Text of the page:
Kotlinc as a native binary

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$ time -p kotlinc hello.kt
real 11.54
user 14.12
sys 0.66

For comparison, rustc compiles hello world in 0.2 secs.

As long as you’re using gradle, an IDE running on JVM etc this is ok. But in order to compete with rust and go, I think kotlin needs to have a faster startup time, so one can use it from Makefiles or simple command line usage.

I’m trying to understand what the limitations here are. Why is kotlinc a “huge JVM program”?

My quick grep:

~/src/kotlin/compiler$ ack -h import.*java | sort | uniq -c | sort -rn | head -40 | pastebinit

tells me that all of these java.util dependencies can be replaced with calls to kotlin stdlib.

So what are some of the impediments to building a native compiler with a quicker startup time?

Here’s hopefully a clickable link:


You also forgot about all java.lang which imported automatically and about other Java dependencies, the biggest one of them is Intellij Platform itself to work with Java code (after all you need full java interop)

Also you should check all usage of threading in compiler, they cannot be ported directly to K/N

For quicker startup time its probably much more efficient try to play with AOT bundles of compiler

Another thing for consideration is that usage of compiler directly for compiling a single file, without any build system has pretty limited use cases (but I don’t say that they do not exist, just that they much more limited)


Yes - the analysis I posted was by no means complete in terms of the work required and AOT is an option I’d consider. The ktlint program seems to be one such binary and had a pretty good startup time.

However, I’d like you and jetbrains to think about the mind share (as opposed to market share or short term benefits) a fast CLI compiler on linux would give you, beyond just the android/mobile market.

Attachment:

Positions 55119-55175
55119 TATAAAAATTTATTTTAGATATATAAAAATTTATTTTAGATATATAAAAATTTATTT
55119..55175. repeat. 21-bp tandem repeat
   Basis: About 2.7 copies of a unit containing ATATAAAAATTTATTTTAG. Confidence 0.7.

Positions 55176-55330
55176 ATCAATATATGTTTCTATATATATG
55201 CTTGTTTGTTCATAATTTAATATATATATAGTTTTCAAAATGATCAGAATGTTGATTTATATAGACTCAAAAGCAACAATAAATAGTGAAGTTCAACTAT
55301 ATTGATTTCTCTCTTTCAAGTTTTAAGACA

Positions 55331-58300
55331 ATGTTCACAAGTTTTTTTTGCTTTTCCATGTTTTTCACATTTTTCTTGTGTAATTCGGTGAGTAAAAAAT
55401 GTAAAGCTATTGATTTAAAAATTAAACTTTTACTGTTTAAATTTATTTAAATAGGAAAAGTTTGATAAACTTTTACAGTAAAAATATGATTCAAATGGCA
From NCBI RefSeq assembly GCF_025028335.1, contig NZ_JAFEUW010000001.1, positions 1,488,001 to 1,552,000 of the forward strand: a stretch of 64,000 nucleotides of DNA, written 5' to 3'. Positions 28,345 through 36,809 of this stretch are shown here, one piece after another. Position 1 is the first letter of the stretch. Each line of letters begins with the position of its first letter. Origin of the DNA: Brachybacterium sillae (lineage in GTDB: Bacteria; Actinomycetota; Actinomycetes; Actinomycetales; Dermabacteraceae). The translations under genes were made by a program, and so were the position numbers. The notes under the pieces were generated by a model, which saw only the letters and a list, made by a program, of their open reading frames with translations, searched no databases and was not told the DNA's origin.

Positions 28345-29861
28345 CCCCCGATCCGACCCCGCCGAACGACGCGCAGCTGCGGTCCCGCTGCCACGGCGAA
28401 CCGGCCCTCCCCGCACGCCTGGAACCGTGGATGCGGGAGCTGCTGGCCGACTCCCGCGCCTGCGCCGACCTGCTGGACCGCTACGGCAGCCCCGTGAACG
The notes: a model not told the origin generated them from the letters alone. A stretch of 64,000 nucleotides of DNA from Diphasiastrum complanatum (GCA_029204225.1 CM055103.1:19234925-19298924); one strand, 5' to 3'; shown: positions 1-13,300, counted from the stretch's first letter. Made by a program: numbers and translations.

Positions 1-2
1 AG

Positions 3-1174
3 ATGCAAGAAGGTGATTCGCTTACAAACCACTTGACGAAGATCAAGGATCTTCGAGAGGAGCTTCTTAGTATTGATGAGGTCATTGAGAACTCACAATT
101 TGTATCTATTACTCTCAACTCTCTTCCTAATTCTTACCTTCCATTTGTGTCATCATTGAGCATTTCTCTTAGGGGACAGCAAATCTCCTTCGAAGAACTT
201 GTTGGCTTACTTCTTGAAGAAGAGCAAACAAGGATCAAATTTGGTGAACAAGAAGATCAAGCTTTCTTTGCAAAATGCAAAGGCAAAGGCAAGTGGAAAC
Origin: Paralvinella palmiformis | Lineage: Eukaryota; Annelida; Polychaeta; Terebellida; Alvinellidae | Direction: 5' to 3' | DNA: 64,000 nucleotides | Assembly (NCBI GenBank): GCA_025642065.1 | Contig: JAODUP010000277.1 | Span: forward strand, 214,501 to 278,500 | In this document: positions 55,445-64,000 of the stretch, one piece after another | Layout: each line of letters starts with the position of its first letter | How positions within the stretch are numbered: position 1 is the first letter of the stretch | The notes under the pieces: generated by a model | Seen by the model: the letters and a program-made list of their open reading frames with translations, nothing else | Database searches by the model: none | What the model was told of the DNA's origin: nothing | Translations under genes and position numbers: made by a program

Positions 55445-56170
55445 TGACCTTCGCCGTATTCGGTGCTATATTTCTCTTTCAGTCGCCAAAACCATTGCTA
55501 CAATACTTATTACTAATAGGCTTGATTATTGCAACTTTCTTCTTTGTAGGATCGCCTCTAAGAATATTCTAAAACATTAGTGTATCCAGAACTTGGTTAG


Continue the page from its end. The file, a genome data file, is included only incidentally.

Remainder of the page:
Things that you could improve:

  • Size of the hello world binary - 492kb (unstripped), 328kb (stripped)
  • Output name: program.kexe, most people on linux expect hello or a.out

Rust isn’t doing great in that department either, but rust has competition :slight_smile:

I think JetBrains does publish AOT compiled version of kotlinc for the purpose of speed and compiling scripts. Maybe someone remembers which blog post mentions it but I suspect you could find it published on GitHub?

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because they wanted to “save development time” and “can reuse existing language”, and “easier to write than c++”

in the end, poor result, and they waste time trying “optimizing” everything in vain

that is what happen when clueless people are driving huge projects, they make bad decisions for short term gains (even that is debatable)

the only solution for kotlin native to become usable outside of “bridging java to iOS” is to rewrite everything in a data oriented way

but management is clueless, so that will never happen

people who don’t know how computer works, shouldn’t be working in tech